CanAlaska reports summer program for West McArthur Uranium Project

by Keith Powell
Map of the West McArthur uranium project.

Map of the West McArthur uranium project. — Photo courtesy CanAlaska Uranium Ltd.

CanAlaska Uranium Ltd. (TSX-V: CVV; OTCQB: CVVUF; Frankfurt: DH7N), ("CanAlaska" or the "Company") is pleased to report ongoing summer work under Cameco's year 3 work program at the 5 kilometre long Grid 5 target area at the 36,000 ha West McArthur uranium project. 

Key Points:

  • Winter drill holes show uranium halos and possible target over-shoot
  • Summer geophysics-borehole survey to locate conductor missed in hole WMA050
  • 3D modeling of complex geology where C10 fault cuts across stratigraphy

Cameco's work has been focused on evaluating the C10 corridor, which is highlighted by the NE-striking conductivity high in the southern part of the property. Work to date has been focused around the northeastern part of that corridor where several ground-defined conductive responses of varying strength were identified. The summer activities for 2018 include borehole EM on Line 6000W to explain/locate the conductor and better interpret the fault location.

Seven diamond drill holes were completed throughout the winter program, for a total of 6,926 metres. Based on the new drilling information, one branch of the C10 fault is now interpreted to cut across the basement stratigraphy west of the eastern property boundary, continuing at an easterly strike, whereas the stratigraphy is interpreted to bend to a more northeasterly striking orientation as mapped by the airborne ZTEM survey.

To date, three holes have intersected mineralization, up to a maximum of 1.51% U3O8 over 5.5 metres. The main anomalous zone is centered on the structural complexity observed along the L5700W and L6000W geophysical lines, and is roughly the current extent of the 1 ppm uranium halo in the medial to lower sandstone.

Drill hole WMA044 targeted the down dip projection of a fault in the medial sandstone column of WMA042/42-2 and associated with a broad zone of anomalous uranium geochemistry extending over 200 metres vertically. Weakly elevated uranium geochemistry (>1 ppm) is present over much of the lower 250 metres of the sandstone column in WMA044. The uranium geochemistry in WMA045 and WMA046, completed 300 metres along strike to the east, also returned intermittent uranium values above 1 ppm present in composite samples throughout the lower 400-550 metres of the sandstone column. The anomalism in the upper-medial sandstone of WMA045 could be related to another easterly striking fault to the south or a nearby cross-cutting structure.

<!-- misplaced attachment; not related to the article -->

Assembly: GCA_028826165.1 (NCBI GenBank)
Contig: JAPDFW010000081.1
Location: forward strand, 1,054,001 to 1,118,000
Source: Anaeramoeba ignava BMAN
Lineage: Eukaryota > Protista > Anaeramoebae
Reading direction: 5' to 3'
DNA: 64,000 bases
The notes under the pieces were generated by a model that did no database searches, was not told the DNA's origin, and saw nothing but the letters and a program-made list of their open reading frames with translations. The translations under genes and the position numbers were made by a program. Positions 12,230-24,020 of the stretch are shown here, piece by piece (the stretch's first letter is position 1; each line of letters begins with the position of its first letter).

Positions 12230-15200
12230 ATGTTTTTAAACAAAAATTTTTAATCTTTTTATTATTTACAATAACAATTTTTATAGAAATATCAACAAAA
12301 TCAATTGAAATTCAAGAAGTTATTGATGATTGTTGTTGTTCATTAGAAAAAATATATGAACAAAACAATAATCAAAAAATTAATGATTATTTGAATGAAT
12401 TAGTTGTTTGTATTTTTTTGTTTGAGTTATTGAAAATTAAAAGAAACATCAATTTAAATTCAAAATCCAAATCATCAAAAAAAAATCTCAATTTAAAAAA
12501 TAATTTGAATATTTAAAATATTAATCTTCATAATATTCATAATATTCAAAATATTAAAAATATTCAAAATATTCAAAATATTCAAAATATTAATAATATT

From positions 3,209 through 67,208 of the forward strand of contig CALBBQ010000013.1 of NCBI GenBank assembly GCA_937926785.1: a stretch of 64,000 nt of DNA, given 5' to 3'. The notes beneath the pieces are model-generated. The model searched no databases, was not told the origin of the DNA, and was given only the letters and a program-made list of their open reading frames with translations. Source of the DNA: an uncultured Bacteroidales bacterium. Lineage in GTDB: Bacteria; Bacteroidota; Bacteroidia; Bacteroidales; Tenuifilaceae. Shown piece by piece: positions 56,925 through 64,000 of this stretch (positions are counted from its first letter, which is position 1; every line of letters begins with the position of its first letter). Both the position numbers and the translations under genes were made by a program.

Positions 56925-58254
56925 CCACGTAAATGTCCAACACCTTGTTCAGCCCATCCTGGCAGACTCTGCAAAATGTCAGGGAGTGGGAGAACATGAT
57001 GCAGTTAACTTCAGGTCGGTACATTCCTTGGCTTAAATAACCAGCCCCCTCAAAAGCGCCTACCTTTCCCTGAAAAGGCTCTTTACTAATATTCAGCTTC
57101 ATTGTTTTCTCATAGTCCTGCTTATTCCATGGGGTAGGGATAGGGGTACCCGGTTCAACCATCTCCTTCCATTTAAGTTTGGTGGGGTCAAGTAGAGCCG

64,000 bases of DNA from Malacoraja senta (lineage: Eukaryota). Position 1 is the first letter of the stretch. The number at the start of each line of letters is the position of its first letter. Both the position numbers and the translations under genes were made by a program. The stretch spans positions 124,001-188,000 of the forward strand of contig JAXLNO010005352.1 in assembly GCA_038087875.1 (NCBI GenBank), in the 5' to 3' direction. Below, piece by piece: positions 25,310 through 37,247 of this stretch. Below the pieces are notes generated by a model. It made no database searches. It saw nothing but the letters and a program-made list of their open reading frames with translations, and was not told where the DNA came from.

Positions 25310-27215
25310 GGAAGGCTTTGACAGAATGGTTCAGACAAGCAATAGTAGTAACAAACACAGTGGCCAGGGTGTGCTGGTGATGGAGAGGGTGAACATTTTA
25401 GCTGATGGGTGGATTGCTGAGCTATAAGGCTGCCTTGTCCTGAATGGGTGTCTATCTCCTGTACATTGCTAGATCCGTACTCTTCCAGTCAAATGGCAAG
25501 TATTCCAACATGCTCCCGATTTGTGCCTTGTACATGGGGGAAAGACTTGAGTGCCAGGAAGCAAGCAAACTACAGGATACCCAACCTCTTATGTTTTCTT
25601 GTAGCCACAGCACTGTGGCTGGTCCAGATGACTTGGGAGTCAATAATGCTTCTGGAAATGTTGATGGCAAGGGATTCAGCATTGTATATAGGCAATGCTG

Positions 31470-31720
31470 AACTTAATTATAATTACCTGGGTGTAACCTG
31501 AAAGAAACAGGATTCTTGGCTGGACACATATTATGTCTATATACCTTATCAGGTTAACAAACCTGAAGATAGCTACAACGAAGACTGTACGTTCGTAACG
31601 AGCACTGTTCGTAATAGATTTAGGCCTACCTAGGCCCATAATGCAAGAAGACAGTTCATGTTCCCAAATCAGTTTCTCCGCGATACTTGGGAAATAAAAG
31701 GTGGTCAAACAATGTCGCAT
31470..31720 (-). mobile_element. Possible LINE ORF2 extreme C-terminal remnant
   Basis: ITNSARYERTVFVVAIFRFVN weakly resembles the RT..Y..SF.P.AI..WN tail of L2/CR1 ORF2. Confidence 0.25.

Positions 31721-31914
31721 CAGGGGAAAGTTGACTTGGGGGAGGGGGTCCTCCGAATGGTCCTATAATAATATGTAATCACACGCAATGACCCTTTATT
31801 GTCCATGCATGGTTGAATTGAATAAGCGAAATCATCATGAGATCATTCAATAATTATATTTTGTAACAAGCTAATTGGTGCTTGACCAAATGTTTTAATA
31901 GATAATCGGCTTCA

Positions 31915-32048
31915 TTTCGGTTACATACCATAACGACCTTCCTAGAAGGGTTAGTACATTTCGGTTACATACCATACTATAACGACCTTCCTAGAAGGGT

The C10 North conductor was tested with drill hole WMA050, near the eastern property boundary but did not explain the targeted conductive response. No structure or hydrothermal alteration is observed in the lower sandstone column, however a discrete fracture zone was intersected in the medial sandstone column, followed by 80 metres of patchy weak sooty pyrite coincident with weakly anomalous uranium geochemistry.

WMA046 tested the interpreted C10 conductor with an aggressive step-out, 600 metres along strike to the southwest of WMA042/042-2. The hole is interpreted to have overshot the conductor.

WMA049-1, which tested a second EM pick 250 metres to the south on the same section, intersected a five metre wide chlorite and clay-altered semi-brittle fault 20 metres below the unconformity.

WMA047, 800 metres southwest of WMA046 intersected several narrow faults in the sandstone column, coincident with silicification and dravitic clay. These appear to project back to an EM response to the southeast although likely that it overshot more conductive lithologies

President Peter Dasler commented, "We have a series of uranium targets at Grid 5. The geological complexity, depth to target, and geophysical data resolution make area challenging to explore, however the Cameco team has a new geological interpretation and we believe that they are closing in on the most promising targets. The structural complexity along the C10 fault system is encouraging for structural uranium traps and the widespread geochemical anomalism emphasizes the movement of fluid in the sandstone column, and the potential for a significant uranium deposit in this area."

The qualified technical person for this news release is Dr Karl Schimann, P. Geo, CanAlaska director and VP Exploration.

About CanAlaska Uranium

CanAlaska Uranium Ltd. (TSX-V:; OTCQB: CVVUF; Frankfurt: DH7N) holds interests in approximately 102,870 hectares (254,000 acres), one of the largest land positions in Canada's Athabasca Basin - the "Saudi Arabia of Uranium." CanAlaska's strategic holdings have attracted major international mining companies. CanAlaska is currently working with Cameco and Denison at two of the Company's properties in the Eastern Athabasca Basin. CanAlaska is a project generator positioned for discovery success in the world's richest uranium district. For further information visit

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